Wednesday, March 25, 2009

Biblical Literalism and "Burning to Read"

Recently, in conversation with someone, I mentioned that I have a background in Religious Studies, and on occasion, teach the subject in universities. The question was then put to me: “Don’t you think there’s a conflict between religion”

The question is a natural one, given our current global religious environment. In the West and the Middle East, there are 2 apparent approaches to religion—the secular approach, and the fundamentalist approach. In terms of society and politics, this is really where the religion/science line is drawn—secularists are tolerant of religion, but science, logic, and reason are championed as the way to truth. Fundamentalists react against secularism, and feel that only God (as defined by said fundamentalists) can show us the true way. How do they know what God wants? Scripture.

I’d mentioned in an earlier posting that I was reading a book entitled “Burning to read: English fundamentalism and its Reformation opponents” by James Simpson. I’ve finally finished that book, and it’s given me a lot to think about with regard to religion and society, and the idea of Scriptural authority.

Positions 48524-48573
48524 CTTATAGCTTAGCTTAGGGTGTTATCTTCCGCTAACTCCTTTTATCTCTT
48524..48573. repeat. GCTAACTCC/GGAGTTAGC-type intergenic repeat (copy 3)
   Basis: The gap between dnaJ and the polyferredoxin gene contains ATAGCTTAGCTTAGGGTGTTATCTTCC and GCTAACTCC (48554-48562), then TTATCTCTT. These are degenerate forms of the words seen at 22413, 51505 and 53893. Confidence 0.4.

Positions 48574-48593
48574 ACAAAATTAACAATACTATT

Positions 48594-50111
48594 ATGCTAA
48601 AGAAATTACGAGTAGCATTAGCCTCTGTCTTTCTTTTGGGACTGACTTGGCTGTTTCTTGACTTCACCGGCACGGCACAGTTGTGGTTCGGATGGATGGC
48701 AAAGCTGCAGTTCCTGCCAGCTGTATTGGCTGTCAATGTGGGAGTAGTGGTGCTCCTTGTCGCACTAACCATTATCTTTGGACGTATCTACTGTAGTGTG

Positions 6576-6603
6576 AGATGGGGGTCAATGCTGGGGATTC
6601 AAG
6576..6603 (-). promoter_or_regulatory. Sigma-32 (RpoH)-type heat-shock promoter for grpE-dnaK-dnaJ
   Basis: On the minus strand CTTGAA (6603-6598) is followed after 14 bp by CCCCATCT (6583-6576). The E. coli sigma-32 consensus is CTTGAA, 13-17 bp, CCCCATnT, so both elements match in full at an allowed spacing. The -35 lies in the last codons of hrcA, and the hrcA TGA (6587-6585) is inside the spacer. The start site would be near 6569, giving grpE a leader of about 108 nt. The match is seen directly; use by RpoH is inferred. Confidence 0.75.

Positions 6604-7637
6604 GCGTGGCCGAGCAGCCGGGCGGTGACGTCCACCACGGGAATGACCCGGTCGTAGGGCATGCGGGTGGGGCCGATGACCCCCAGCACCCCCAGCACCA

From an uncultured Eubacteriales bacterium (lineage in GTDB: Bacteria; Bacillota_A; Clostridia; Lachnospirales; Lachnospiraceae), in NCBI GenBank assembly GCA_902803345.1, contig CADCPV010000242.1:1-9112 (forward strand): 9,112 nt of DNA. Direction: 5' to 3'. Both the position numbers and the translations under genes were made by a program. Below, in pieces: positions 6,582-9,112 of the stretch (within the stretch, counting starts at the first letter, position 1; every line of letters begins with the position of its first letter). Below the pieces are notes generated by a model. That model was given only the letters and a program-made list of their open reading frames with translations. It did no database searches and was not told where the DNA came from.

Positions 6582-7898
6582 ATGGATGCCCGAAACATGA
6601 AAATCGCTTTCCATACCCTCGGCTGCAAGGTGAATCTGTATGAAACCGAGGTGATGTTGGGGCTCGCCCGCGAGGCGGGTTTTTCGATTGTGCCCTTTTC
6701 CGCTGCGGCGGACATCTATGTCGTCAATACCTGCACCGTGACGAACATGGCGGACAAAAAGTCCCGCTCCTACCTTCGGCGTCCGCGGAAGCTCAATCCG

The translation of the Bible into English is considered to be one of the great “liberating” events of history. No longer bound by the traditions of a corrupt Church that served as interpreters of God’s word, the common people could now read the Bible and make judgments for themselves. Liberalism traces its roots to this time in the 16th century, which is actually a tremendous irony. Simpson argues that the translation of the Bible did not make us more “free”—it bound us further, creating an atmosphere of suspicion, paranoia, moral authoritarianism, and violence. This appeal to Scriptural authority, called “Biblical literalism”, leaves its adherents “painted into a corner”.

Before I look at Simpson’s evidence, I will just state my view up front: Biblical literalism is bad. Bad, bad, bad. Did I mention that it’s bad? Human beings already have fractured souls, and this just shatters everything beyond repair. It turns God and the Great Mystery into a petty absurdity, and causes people with any common sense to reject the whole idea of God as ridiculous. There IS an alternative way to look at the “God” idea, but that is completely lost in today’s society. Either you’re a literalist, or you’re an atheist. The Catholic Church—the only institution in my humble opinion that still has ANY grasp of meaning in Christianity, totally blows it by focusing on stupid shit like abortion and gay marriage—trying to play the same game as the fundamentalists.